Explaining "corrections" made by government to CFT's estimates, Shigemoto said, "The NAf. 130 million deficit minus a correction of NAf. 9 million as revenue from moving the monies from the Capital Investment Chapter for Social Economic Initiative (SEI) [means] then one also has to move the income over to the General Fund, thereby creating a correction of NAf. 9 million."
In its advice, CFT had counted the Plan of Approach for Justice twice, creating the need for a second correction of NAf. 15 million.
The third correction to the budget dealt with the loans for study financing, some NAf. 4 million, being removed from the Capital Investment Chapter.
The final correction to the CFT estimate on the expenditure side "dealt with a typo of NAf. 3.6 million. Hereby the CFT meant to type NAf. 400,000, but typed NAf. 4 million. The total amount of corrections on the expenditure side brought down the deficit to NAf. 98,400,000."
There were also corrections on the income side of the budget, which, in St. Maarten's opinion, were "too conservatively estimated" by CFT.
Shigemoto said, "CFT estimated the collectible amount for wage tax at NAf. 11.5 million too low. Our collected revenues for wage tax thus far indicate that the amount of wage tax St. Maarten collected in 2010 is in line with what was collected in 2009. The estimation of St. Maarten for all major taxes, including wage tax in 2011, was based on the revenues collected for 2009." This correction was made by increasing the wage tax back to the 2009 levels (plus NAf. 11.5 million).
CFT had also estimated the revenues for ToT "very conservatively," the minister said. "This again was corrected back to the 2009 level by adjusting the revenues for ToT by NAf. 5 million upwards. These corrections made by St. Maarten bring the deficit down to NAf. 81.9 million."

Generation ability
St. Maarten had generated as an island territory within the Netherlands Antilles "at most NAf. 265,649,559 in income. The additional revenue for the attainment of country status on October 10 stands at NAf. 116,266,666," Shigemoto said. These two amounts total NAf. 381,916,225.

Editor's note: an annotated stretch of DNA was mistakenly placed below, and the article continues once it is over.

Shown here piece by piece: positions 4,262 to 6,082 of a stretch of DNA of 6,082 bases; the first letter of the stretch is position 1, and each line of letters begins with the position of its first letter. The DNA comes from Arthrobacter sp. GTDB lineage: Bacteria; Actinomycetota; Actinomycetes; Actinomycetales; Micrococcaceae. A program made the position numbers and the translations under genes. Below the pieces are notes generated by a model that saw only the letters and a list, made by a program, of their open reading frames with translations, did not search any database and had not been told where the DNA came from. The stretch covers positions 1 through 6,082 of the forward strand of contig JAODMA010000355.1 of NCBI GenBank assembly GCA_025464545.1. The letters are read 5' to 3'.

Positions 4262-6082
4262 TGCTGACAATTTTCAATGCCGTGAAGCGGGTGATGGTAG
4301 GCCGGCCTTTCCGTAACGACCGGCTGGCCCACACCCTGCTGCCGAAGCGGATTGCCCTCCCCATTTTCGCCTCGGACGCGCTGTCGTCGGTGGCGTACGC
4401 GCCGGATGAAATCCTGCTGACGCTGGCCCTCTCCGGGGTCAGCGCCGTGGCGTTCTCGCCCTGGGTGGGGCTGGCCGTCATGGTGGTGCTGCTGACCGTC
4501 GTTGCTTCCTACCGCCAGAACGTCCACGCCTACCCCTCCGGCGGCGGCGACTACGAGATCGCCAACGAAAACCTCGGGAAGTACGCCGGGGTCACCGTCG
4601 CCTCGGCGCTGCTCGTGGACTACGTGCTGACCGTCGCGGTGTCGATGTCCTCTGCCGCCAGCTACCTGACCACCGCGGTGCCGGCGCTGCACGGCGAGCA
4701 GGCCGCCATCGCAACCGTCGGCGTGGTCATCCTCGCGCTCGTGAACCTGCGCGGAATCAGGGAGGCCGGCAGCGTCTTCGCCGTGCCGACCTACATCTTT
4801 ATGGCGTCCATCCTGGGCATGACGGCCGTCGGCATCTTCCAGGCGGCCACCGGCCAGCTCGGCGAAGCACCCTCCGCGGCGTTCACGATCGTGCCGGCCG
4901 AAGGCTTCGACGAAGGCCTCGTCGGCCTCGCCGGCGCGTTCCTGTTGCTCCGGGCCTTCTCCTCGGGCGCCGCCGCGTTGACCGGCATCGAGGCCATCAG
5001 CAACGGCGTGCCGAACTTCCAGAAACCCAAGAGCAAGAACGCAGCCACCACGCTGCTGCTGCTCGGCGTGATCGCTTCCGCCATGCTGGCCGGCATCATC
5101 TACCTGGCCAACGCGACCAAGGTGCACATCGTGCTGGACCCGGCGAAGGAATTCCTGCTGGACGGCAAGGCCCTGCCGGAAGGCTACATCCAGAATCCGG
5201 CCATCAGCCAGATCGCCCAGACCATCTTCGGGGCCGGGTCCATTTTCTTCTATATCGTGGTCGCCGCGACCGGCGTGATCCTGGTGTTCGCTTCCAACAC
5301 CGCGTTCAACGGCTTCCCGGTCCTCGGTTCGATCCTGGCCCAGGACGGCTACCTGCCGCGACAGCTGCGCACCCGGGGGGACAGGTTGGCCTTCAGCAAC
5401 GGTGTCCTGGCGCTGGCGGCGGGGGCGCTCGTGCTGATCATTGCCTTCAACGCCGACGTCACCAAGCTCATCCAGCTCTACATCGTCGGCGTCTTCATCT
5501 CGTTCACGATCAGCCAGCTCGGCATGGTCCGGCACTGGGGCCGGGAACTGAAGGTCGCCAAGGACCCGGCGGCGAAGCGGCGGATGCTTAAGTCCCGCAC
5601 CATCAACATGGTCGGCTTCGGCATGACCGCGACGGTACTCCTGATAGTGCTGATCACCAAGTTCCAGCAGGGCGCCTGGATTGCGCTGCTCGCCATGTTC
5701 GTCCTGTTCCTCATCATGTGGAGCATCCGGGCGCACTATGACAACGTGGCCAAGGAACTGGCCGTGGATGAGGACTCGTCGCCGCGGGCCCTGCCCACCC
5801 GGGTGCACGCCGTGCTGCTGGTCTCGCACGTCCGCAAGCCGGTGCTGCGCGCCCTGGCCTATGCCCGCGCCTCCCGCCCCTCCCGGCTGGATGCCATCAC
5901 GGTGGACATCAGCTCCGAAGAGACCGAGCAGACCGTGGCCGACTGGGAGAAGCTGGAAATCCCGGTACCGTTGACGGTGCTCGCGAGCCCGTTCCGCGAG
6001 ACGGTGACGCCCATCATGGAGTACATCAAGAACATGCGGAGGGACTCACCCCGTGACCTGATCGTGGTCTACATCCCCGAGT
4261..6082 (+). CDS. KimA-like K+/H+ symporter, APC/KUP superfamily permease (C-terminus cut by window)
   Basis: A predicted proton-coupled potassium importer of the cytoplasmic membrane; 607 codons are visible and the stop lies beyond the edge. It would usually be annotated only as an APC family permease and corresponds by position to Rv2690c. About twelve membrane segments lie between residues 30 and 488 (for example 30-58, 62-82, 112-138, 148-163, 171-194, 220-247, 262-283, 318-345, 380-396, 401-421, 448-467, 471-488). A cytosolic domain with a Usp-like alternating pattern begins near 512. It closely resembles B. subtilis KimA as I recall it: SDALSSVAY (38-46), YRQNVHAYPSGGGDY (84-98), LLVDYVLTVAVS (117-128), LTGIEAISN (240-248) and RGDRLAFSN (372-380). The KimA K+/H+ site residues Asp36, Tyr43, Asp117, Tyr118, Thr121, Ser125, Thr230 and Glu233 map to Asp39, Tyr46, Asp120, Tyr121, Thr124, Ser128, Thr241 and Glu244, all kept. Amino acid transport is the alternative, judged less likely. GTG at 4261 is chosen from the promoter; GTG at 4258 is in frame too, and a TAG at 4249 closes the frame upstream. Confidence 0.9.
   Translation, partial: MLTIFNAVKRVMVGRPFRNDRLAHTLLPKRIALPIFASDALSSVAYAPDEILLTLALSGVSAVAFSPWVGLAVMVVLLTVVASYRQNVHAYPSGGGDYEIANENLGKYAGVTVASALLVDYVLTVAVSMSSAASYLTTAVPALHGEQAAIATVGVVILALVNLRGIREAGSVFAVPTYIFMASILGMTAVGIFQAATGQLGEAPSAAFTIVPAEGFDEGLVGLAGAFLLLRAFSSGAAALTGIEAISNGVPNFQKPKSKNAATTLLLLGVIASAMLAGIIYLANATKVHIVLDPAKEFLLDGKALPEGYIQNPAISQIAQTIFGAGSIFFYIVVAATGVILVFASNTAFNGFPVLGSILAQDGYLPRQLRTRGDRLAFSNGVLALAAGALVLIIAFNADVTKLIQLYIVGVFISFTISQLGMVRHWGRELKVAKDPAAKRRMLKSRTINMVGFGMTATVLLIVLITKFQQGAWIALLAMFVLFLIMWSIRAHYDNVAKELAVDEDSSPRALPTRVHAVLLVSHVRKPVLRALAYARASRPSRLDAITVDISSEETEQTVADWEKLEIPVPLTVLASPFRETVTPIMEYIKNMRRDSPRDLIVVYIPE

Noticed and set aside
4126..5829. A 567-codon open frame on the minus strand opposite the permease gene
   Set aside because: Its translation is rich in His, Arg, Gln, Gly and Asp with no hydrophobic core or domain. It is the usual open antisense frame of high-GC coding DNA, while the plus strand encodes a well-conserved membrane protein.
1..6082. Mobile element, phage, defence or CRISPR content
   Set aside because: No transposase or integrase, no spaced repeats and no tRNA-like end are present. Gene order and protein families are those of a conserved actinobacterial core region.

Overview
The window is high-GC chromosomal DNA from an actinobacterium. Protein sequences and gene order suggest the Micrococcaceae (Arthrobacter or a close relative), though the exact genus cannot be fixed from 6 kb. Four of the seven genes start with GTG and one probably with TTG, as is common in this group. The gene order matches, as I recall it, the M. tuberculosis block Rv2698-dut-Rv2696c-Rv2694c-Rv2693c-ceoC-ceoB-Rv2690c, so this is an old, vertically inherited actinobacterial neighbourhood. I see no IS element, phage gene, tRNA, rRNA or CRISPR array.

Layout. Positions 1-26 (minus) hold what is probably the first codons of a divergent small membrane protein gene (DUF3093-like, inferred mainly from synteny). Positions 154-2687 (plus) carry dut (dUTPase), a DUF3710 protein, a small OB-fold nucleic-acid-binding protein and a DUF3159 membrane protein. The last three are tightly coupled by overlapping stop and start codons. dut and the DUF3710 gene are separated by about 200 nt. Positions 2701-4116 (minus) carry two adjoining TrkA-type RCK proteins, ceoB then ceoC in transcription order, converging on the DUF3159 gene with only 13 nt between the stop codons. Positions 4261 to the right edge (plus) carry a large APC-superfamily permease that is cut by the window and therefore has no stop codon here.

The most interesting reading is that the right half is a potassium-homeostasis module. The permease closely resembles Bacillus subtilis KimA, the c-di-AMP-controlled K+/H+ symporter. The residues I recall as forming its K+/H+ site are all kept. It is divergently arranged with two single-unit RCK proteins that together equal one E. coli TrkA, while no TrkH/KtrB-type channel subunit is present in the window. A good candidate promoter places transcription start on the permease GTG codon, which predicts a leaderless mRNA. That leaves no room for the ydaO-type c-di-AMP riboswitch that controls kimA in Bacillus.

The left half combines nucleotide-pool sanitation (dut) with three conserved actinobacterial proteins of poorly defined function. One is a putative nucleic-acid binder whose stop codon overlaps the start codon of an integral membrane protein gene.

The total cost of the Island Territory of St. Maarten in 2010 stood at NAf. 282 million. The cost associated with the extra tasks that St. Maarten took over as a country was NAf. 105,862,832. In addition to that amount, NAf. 22.5 million in personnel cost was added to the budget as a result of the indexation of the civil servants' salaries in 2011 and the back service for pension premiums that would be owed if the indexation of 5.3 per cent were added to the salaries.

No bailout
St. Maarten has to present a balanced budget by December 15, 2010. As an Island Territory, previous governments had "missed many deadlines, and we do not want to follow that trend as a country," Shigemoto said.
"Since October 12, government started a review of the national budget and this has been an ongoing process. Government must demonstrate that we can handle our own affairs and that we are willing to pay for the services that are required to provide a certain level of quality of life for our people.
"These are difficult times; difficult times are all around. If you have been watching the news of late, you will see that various countries, especially in Europe, have had to implement austerity measures in order to cope with the impact of the global economic-financial crisis.
"Even in our region – Barbados, St. Kitts and the British Virgin Islands – nations have had to increase taxes. Barbados increased its VAT [value added tax] from 15 per cent to 17.5 per cent – even introduced new taxes. We are in the same boat, but our situation is much more difficult. We as country are not able to borrow money to cover our budget deficit (general fund). Therefore we have to cut expenditures and increase revenues to balance our budget."
Shigemoto said, "We do not have anybody to bail us out or give us a loan. Becoming a country has its responsibilities and obligations, and we now have to be able to make it work, and we can do that as a nation with everybody on board in this national effort. There is light at the end of the tunnel and things will get better.
"After inheriting a multimillion-guilder deficit from the previous National Alliance-led government, we have the responsibility to solve the problem rather than throw up our hands in despair. We have a duty to you, the people, to fix the wrongs and restore balance to the country's finances."
Shigemoto said an effort was made with Kingdom government representatives and others, during his and Deputy Prime Minister Theo Heyliger's working visit to the Netherlands in November, for leeway in having a budget deficit for a certain period that would allow the country to implement cost-cutting measures and collect outstanding monies from the former Netherlands Antilles government.
"The Dutch government representatives were adamant that St. Maarten would have to balance its budget. To understand the situation at hand, one needs to know what the budgetary situation is. Also one needs to understand where we were prior to becoming a country and what the projected situation looks like now that we are a country," he said.

(Source: The Daily Herald)

4 December 2010